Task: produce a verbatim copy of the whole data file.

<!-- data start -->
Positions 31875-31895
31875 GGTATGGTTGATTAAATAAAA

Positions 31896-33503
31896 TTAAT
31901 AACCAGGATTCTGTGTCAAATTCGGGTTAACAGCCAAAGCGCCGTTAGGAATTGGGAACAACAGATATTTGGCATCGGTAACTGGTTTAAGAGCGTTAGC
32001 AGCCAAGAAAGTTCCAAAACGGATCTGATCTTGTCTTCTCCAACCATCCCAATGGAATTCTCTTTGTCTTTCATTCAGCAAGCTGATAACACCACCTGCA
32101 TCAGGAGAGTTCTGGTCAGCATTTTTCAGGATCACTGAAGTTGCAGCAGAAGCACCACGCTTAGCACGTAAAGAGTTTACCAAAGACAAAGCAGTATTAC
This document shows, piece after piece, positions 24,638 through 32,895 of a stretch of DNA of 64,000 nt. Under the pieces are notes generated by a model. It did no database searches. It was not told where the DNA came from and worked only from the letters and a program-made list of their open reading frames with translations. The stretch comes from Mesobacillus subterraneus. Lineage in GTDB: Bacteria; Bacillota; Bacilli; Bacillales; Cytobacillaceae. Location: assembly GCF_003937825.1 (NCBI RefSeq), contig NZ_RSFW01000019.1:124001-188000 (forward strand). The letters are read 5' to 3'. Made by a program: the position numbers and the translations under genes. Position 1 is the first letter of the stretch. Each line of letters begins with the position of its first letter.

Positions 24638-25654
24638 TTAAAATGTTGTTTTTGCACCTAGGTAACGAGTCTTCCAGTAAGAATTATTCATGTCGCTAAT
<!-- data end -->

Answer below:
Positions 31875-31895
31875 GGTATGGTTGATTAAATAAAA

Positions 31896-33503
31896 TTAAT
31901 AACCAGGATTCTGTGTCAAATTCGGGTTAACAGCCAAAGCGCCGTTAGGAATTGGGAACAACAGATATTTGGCATCGGTAACTGGTTTAAGAGCGTTAGC
32001 AGCCAAGAAAGTTCCAAAACGGATCTGATCTTGTCTTCTCCAACCATCCCAATGGAATTCTCTTTGTCTTTCATTCAGCAAGCTGATAACACCACCTGCA
32101 TCAGGAGAGTTCTGGTCAGCATTTTTCAGGATCACTGAAGTTGCAGCAGAAGCACCACGCTTAGCACGTAAAGAGTTTACCAAAGACAAAGCAGTATTAC
This document shows, piece after piece, positions 24,638 through 32,895 of a stretch of DNA of 64,000 nt. Under the pieces are notes generated by a model. It did no database searches. It was not told where the DNA came from and worked only from the letters and a program-made list of their open reading frames with translations. The stretch comes from Mesobacillus subterraneus. Lineage in GTDB: Bacteria; Bacillota; Bacilli; Bacillales; Cytobacillaceae. Location: assembly GCF_003937825.1 (NCBI RefSeq), contig NZ_RSFW01000019.1:124001-188000 (forward strand). The letters are read 5' to 3'. Made by a program: the position numbers and the translations under genes. Position 1 is the first letter of the stretch. Each line of letters begins with the position of its first letter.

Positions 24638-25654
24638 TTAAAATGTTGTTTTTGCACCTAGGTAACGAGTCTTCCAGTAAGAATTATTCATGTCGCTAAT